A sign of the times
I thoroughly enjoyed Peter Bindon’s Bushcraft and Survival column in your August edition, as I do all his columns. His comments on the SOS signal were spot on as any signal made with sticks and stones is risky (the signal needs to be both seen and understood).
In radio communication SOS should not be sent by voice. The correct terms are Mayday or Emergency although younger types than us are taught a system of colour codes such as Code Blue or Code Red. I suspect this is change for the sake of change!
The international distress signal, commonly but slightly incorrectly referred to as SOS, requires a transmitter capable of sending Morse code, a receiver capable of resolving Morse code and an operator who can read Morse code, and I fear these criteria are becoming harder to find.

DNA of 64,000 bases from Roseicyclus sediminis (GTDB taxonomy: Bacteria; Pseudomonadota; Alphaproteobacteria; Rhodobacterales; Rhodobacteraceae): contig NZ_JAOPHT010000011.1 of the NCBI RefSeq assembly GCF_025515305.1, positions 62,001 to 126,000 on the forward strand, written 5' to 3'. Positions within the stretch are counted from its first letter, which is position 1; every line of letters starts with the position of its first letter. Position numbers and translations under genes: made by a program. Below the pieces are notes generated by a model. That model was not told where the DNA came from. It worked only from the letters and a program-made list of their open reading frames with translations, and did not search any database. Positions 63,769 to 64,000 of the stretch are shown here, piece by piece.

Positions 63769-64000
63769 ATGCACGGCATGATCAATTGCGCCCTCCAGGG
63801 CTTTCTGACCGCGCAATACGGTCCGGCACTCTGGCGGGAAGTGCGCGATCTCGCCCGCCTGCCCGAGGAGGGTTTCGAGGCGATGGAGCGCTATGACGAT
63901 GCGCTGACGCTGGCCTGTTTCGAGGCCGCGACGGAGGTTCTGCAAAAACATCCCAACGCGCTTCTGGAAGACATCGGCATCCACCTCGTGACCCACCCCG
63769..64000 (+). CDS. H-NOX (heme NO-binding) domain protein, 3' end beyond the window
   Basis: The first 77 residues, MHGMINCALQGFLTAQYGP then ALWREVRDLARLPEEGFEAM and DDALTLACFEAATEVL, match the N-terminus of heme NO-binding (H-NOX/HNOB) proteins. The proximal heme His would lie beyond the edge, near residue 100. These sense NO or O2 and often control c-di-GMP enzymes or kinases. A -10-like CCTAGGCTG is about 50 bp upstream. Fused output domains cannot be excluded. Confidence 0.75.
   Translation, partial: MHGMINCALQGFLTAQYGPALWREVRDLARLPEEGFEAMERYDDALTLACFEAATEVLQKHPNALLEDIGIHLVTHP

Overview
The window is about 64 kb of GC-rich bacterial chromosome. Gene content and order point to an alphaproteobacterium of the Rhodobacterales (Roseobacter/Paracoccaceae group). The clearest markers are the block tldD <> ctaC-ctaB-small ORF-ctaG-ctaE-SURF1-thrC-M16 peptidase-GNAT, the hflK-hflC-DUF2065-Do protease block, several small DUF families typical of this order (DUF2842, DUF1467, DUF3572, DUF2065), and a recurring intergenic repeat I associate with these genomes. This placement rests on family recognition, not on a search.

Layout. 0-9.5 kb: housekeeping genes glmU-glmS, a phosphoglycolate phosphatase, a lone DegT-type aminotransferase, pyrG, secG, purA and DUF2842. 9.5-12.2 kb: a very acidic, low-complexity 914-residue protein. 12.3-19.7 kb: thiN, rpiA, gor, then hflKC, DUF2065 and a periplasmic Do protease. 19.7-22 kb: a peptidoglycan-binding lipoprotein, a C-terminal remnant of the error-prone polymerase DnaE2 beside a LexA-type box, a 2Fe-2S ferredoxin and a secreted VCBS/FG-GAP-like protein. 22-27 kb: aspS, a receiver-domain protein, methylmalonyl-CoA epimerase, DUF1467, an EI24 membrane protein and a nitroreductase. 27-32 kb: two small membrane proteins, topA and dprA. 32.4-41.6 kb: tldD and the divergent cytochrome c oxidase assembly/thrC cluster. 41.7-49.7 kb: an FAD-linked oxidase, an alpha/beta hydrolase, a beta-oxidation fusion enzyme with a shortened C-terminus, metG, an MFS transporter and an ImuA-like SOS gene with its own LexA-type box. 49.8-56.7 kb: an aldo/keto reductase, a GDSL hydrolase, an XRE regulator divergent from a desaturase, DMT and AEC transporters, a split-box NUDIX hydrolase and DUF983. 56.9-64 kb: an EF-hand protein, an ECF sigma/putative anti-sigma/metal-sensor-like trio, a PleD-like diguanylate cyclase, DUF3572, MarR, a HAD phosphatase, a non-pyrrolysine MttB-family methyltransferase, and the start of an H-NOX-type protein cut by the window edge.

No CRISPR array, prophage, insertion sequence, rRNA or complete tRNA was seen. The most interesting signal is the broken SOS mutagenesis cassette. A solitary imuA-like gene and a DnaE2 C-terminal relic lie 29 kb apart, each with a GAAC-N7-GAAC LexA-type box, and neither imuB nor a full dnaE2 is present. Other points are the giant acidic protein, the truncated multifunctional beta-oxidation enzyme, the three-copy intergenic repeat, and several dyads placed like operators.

Conversely, Morse code can be sent at night with ordinary hand torches, though car headlights would have a longer range, but of course both are dependent on a clear optical path (eg hilltop to hilltop.)
SOS, Emergency and Mayday all mean the same thing - that human life is in actual or imminent danger while the signal for lesser problems is Urgent, Pan Pan Pan or, in Morse code, XXX. I agree with Peter the use of personal locator beacons is the way to go.
04 February 2019